Deeper Digging on Nu Metal
Tool: The biggest “underground” band you’ve ever heard. Though never having a radio hit, this band kept on keeping on and became staples of what is now known as progressive metal. This appeased the camps that wanted something more complex as well as fans who just want something heavy. If you’re a musician, this band will warp your mind with how amazing they are.
2019 has turned out to be a big year for the band led by Maynard James Keenan: They finally agreed to have all of their music appear on streaming platforms worldwide. And they released their first album in 13 years, titled Fear Inoculum.
Essential Album: Lateralus (2001) – The band’s third record shows them tackling philosophical elements gracefully — with improved power. It also marks the best moments of bassist Justin Chancellor, Tool’s unsung hero. For prog fans, this is a must-get, if only for “Schism,” which changes time signatures every other measure.
Deftones: When this band got their start in the 90s, they were laying the groundwork for nu metal. As the style swept the nation, this band got lumped into the conversation, but just kept going along being their awesome selves. Deftones use of electronics is unparalleled in hard rock and vocalist Chino Moreno’s voice brings subtle beauty to every song they make.
Essential Album: White Pony (2001) – Written amid the band’s increasing drug problems, this record showed the best combination of the band’s electronic tendencies. The riffs of songs like “Change” and “Digital Bath” show a soothing but slightly twisted take on nu metal.
Slipknot: Initially pegged as a forgettable nu metal gimmick, this masked ensemble moved to extreme metal quickly with their 2001 face-melter Iowa. The strongest asset of this band was vocalist Corey Taylor’s genuine singing ability, as well as having an impressive shout for every breakdown section. Don’t let the masks deceive you: there is real genius behind some of this band’s work.
Essential Album: Vol. 3 (2004) – This record allowed the group to flex its muscles stylistically. After two records of high speed ragers, Vol 3 finds the band tackling more mainstream rock stylings with ease on songs like “Duality” and the two-part drama “Vermilion.”
Post Punk Revival
As teeny-bopper bands dominated mainstream attention in the late 90s, most rock and rollers reacted by taking the opposite approach — stripping their music down to its most raw and visceral elements. Though labeled as a post punk revival, this group of bands tend to have more in common with the uninhibited fury of seminal punk bands like the Stooges and the MC5.
The music of this group normally focused on the song rather than the stylish touches, often featuring blemished production and an abundance of loud guitars.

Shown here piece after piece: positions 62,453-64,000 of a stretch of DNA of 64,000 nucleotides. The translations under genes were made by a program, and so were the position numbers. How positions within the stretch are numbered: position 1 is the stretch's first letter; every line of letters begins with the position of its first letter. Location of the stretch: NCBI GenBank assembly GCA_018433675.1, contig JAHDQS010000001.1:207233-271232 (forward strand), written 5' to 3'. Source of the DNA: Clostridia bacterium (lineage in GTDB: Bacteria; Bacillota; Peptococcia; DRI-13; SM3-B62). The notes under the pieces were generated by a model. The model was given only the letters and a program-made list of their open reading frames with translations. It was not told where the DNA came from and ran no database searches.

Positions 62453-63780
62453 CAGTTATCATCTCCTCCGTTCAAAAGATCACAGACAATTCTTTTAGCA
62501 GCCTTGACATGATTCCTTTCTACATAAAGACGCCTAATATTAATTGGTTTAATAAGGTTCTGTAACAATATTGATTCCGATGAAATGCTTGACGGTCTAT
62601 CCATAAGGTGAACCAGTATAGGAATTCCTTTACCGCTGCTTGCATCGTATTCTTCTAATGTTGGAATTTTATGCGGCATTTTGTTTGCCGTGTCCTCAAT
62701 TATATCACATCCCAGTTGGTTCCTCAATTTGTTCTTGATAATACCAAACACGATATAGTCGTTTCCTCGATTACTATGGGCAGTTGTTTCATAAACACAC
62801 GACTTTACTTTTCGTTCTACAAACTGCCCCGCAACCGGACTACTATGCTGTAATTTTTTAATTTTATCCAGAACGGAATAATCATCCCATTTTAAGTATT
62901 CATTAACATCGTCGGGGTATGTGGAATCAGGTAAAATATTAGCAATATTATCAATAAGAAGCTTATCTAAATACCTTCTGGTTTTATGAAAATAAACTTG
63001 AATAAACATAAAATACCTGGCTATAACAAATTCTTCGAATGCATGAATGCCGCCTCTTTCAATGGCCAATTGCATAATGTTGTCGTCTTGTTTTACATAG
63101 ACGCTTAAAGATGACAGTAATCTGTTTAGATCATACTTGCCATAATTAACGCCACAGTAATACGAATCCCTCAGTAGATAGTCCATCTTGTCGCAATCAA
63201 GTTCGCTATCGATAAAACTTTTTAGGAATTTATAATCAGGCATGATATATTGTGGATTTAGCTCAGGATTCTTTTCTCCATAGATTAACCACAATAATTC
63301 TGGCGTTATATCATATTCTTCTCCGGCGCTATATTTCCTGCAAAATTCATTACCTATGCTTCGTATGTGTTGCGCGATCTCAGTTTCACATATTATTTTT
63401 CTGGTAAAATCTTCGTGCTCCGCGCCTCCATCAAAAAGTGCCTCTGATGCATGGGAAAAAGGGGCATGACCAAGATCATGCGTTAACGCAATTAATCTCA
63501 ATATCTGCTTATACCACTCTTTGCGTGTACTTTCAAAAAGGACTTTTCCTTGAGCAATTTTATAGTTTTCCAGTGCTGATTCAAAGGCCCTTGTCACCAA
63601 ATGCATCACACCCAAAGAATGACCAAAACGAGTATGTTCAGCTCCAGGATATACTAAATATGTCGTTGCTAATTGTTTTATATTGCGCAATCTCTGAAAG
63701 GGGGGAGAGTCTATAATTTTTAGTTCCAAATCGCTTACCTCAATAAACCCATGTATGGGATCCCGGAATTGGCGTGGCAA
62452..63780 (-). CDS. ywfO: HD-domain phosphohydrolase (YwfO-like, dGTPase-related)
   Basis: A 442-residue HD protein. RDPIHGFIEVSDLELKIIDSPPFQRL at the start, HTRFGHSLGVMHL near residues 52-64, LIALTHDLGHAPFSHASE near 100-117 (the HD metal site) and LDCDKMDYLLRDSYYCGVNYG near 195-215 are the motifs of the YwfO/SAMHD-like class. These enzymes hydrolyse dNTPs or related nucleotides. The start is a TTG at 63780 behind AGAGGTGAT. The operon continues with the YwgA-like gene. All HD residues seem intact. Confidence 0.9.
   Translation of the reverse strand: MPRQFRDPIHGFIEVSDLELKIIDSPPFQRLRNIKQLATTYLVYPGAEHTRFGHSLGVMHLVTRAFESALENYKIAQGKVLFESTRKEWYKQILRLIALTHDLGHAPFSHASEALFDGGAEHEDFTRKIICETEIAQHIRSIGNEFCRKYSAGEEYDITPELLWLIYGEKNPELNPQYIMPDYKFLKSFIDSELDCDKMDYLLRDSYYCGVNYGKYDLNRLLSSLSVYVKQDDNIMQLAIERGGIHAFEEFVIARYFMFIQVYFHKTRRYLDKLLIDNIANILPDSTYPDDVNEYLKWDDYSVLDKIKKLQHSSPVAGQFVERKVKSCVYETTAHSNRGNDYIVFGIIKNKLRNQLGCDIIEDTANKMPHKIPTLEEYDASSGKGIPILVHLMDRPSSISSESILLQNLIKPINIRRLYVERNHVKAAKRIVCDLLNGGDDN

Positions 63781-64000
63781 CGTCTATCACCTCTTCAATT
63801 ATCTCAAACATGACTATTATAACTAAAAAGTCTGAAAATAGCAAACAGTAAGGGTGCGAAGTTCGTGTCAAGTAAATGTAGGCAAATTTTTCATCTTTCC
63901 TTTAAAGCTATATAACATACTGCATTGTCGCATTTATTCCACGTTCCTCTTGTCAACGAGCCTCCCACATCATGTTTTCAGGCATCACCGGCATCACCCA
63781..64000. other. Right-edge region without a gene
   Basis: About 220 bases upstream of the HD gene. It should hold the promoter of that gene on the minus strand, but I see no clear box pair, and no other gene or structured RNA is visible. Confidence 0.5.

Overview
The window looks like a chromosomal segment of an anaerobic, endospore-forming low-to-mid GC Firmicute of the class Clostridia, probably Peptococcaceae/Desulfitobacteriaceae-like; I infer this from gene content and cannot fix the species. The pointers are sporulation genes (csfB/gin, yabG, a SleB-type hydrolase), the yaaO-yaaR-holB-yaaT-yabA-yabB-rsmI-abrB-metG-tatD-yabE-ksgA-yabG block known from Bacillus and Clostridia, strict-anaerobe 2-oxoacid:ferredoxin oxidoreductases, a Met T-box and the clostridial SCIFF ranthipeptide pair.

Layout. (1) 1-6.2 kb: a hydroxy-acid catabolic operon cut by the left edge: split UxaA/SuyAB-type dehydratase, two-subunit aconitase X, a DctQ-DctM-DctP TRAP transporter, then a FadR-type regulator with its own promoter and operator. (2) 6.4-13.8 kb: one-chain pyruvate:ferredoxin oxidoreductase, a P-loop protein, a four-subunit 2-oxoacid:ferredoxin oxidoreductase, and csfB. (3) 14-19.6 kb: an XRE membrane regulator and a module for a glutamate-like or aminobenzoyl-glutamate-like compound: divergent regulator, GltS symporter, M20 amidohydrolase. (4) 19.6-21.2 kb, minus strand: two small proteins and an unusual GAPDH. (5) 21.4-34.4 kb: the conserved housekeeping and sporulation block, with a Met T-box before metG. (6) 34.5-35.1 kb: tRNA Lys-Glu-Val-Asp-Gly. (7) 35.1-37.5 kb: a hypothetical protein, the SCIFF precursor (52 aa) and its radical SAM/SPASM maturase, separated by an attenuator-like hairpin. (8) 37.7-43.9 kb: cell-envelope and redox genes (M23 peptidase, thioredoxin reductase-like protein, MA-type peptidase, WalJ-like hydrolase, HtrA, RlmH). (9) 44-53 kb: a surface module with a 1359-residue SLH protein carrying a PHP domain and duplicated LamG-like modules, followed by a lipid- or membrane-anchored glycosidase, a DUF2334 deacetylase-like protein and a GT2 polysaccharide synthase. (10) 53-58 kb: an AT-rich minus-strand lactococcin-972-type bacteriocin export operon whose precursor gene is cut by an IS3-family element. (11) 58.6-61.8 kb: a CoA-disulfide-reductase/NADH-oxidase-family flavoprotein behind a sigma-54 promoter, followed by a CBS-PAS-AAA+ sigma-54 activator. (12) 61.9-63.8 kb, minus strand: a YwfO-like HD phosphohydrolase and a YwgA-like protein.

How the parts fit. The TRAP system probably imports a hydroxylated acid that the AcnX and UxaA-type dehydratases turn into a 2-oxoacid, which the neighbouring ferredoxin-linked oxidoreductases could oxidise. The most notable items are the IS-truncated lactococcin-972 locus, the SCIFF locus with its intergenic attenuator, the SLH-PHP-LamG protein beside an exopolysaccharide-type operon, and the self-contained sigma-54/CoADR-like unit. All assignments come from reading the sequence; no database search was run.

The Post-Punk Revival’s Big Three
The White Stripes: This garage rock duo helped kick open the door for the genre. The combination of Meg White’s primal drumming along with Jack White’s bluesy songwriting and guitar fury gave the band a retro feeling with a modern edge at the same time. This duo’s sonic frenzy hit its peak with the undeniable riff and eventual worldwide sports-chant that is “Seven Nation Army.” In the wake of the band’s implosion in 2005, some of the greatest blues rock of the modern age remains.
Essential Album: Elephant (2003) – This record is the pure, concentrated White Stripes sound. From the opening “Seven Nation Army” to the pleading “I Just Don’t Know What to do With Myself,” this record is a combination and muscle and versatility — dig the tender “In the Cold Cold Night” and the seven-minute scorcher “Ball and Biscuit.”
The Strokes: This group of upper-class kids from New York City combined a primal garage rock spirit with the tendencies of art rock from the 70s. The signature of this band was the apathetic yet captivating vocals of frontman Julian Casablancas. This band helped bring the gritty aesthetic of New York City to a new generation of fans. (Related: Read CMN’s look at the history of side projects related to the Strokes
Essential Album: Is This It (2001) – This impressive debut showed the potential of this band to be massive. Everything was lo-fi, but the grooves in songs like “Last Nite”and “Someday” are too infectious to ignore.
The Killers: With the previous two bands taking a garage rock approach, The Killers touched on nostalgia in a different way — through 80s pop sheen. This Las Vegas-based band, led by singer Brandon Flowers, took the synthetic instrumentation of the 80s and balanced it with heartfelt sincerity throughout their lyrics. They were Duran Duran by way of Bruce Springsteen and produced some of the greatest pop rock made in this century thus far.